Beefy Boxes and Bandwidth Generously Provided by pair Networks
laziness, impatience, and hubris

Binary Math?

by Anonymous Monk
on Sep 30, 2003 at 17:35 UTC ( #295453=perlquestion: print w/replies, xml ) Need Help??

Anonymous Monk has asked for the wisdom of the Perl Monks concerning the following question:

Are there built in functions (or a module) to provide facilities for simple binary math (eg, accepting two strings representing bitstrings as arguments and returning a bitstring with the result of addition/subtraction) ?

Replies are listed 'Best First'.
Re: Binary Math?
by BrowserUk (Patriarch) on Sep 30, 2003 at 18:07 UTC

    I'm not aware of any modules for this, but I never looked as perl makes it so easy to this yourself.

    #! perl -slw use strict; sub b2n{ eval '0b'. $_[0] } sub n2b{ sprintf '%b', $_[0] } my( $bs1, $bs2 ) = ( '0100100100101', '1010101010100' ); print "$bs1 + $bs2 = ", n2b( b2n( $bs1 ) + b2n( $bs2 ) ); __END__ P:\test>295453 0100100100101 + 1010101010100 = 1111001111001

    If your bitstrings are longer than 32 bits (or 64 if your lucky enough to be using a 64-bit platform) then you might need something more elaborate.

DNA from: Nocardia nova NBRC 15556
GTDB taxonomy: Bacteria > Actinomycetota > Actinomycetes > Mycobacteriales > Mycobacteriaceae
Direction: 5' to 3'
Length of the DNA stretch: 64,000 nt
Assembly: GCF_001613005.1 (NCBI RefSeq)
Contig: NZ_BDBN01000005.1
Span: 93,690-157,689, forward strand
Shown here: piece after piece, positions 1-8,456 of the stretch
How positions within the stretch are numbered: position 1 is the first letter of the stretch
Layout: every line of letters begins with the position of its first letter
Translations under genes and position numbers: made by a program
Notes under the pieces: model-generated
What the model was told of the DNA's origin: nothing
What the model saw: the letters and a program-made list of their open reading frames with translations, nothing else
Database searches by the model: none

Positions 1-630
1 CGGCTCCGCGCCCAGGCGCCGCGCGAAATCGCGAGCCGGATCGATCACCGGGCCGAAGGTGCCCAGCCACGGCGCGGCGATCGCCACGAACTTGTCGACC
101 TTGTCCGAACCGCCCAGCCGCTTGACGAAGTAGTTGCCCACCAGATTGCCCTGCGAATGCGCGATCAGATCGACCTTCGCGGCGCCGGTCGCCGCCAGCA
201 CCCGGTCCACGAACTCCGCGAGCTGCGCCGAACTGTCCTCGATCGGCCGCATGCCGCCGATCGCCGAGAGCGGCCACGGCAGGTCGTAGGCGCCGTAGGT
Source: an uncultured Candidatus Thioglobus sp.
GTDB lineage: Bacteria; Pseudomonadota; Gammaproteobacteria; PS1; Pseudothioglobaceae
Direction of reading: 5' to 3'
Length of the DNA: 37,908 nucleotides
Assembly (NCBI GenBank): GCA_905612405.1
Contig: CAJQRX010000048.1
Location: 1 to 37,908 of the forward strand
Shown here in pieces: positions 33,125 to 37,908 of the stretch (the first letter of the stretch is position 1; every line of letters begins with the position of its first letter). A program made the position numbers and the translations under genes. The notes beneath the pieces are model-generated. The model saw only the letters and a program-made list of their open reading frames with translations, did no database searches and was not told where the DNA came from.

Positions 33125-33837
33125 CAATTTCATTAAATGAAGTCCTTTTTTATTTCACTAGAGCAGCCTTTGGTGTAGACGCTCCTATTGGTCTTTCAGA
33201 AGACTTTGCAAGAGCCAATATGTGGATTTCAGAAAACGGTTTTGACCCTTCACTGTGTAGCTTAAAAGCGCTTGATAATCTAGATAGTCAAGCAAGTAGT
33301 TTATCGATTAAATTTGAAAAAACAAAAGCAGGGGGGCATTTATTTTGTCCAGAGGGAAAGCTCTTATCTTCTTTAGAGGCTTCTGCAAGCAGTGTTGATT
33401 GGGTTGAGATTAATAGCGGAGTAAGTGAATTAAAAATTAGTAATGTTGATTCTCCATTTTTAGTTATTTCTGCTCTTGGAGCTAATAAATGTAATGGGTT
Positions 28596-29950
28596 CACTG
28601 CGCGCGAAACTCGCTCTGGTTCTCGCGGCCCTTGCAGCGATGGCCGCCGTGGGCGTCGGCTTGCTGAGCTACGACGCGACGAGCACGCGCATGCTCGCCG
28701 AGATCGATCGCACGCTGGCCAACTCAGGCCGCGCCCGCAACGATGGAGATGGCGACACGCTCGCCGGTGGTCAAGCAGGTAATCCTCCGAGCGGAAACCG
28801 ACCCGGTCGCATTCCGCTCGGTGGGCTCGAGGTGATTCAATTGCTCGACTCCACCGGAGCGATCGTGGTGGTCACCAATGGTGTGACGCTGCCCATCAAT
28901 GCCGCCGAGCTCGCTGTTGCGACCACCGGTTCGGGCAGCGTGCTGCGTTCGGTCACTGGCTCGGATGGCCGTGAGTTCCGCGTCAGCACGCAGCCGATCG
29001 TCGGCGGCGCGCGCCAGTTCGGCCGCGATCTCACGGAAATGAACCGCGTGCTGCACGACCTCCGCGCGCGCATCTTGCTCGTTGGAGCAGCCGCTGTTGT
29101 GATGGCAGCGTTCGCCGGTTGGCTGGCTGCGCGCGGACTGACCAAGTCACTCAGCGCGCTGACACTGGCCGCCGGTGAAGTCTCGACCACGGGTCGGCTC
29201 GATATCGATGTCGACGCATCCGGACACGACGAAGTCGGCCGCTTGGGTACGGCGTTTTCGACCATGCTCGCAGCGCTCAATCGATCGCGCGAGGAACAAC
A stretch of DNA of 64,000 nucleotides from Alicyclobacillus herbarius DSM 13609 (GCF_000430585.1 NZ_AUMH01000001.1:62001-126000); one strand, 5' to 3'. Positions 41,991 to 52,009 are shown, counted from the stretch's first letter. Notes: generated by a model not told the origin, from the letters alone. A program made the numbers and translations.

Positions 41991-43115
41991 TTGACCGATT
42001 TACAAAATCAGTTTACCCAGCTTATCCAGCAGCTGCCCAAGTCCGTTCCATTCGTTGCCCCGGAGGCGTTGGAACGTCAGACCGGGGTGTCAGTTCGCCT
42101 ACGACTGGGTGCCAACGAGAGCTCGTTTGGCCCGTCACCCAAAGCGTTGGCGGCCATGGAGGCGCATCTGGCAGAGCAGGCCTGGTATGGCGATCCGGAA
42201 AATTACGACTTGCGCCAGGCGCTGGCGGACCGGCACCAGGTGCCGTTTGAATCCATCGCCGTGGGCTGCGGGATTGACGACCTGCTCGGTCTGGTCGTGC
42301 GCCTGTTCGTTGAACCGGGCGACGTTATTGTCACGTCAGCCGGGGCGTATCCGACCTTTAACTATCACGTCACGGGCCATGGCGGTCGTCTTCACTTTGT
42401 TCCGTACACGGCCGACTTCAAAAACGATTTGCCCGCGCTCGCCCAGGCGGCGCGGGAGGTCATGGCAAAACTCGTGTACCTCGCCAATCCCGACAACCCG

Examine what is said, not who speaks.
    "Efficiency is intelligent laziness." -David Dunham
    "When I'm working on a problem, I never think about beauty. I think only how to solve the problem. But when I have finished, if the solution is not beautiful, I know it is wrong." -Richard Buckminster Fuller
    If I understand your problem, I can solve it! Of course, the same can be said for you.

Re: Binary Math?
by athomason (Curate) on Sep 30, 2003 at 18:01 UTC
    Use oct to go from bitstrings to numbers and sprintf to go from a number to a bitstring. As for the math, the usual operators work once you've done the conversion.
    #!/usr/bin/perl use strict; use warnings; my $bitstring1 = shift @ARGV || '10010010111'; my $bitstring2 = shift @ARGV || '01101011010'; my $number1 = oct "0b$bitstring1"; my $number2 = oct "0b$bitstring2"; printf "%s + %s = %b\n", $bitstring1, $bitstring2, $number1 + $number2 +;


    As BrowserUK mentioned, this will only get you as far as your platform's integer types allow. Fortunately, Math::BigInt also accepts the '0b' prefix for input and has the as_bin method for output, and has replacements for oodles of math operations.

Re: Binary Math?
by BUU (Prior) on Sep 30, 2003 at 17:57 UTC
    Uh, are you looking for the binary operators  | & ^ defined in perlop?

Log In?

What's my password?
Create A New User
Domain Nodelet?
Node Status?
node history
Node Type: perlquestion [id://295453]
Approved by jdtoronto
and the web crawler heard nothing...

How do I use this?Last hourOther CB clients
Other Users?
Others making s'mores by the fire in the courtyard of the Monastery: (4)
As of 2023-12-10 23:49 GMT
Find Nodes?
    Voting Booth?
    What's your preferred 'use VERSION' for new CPAN modules in 2023?

    Results (41 votes). Check out past polls.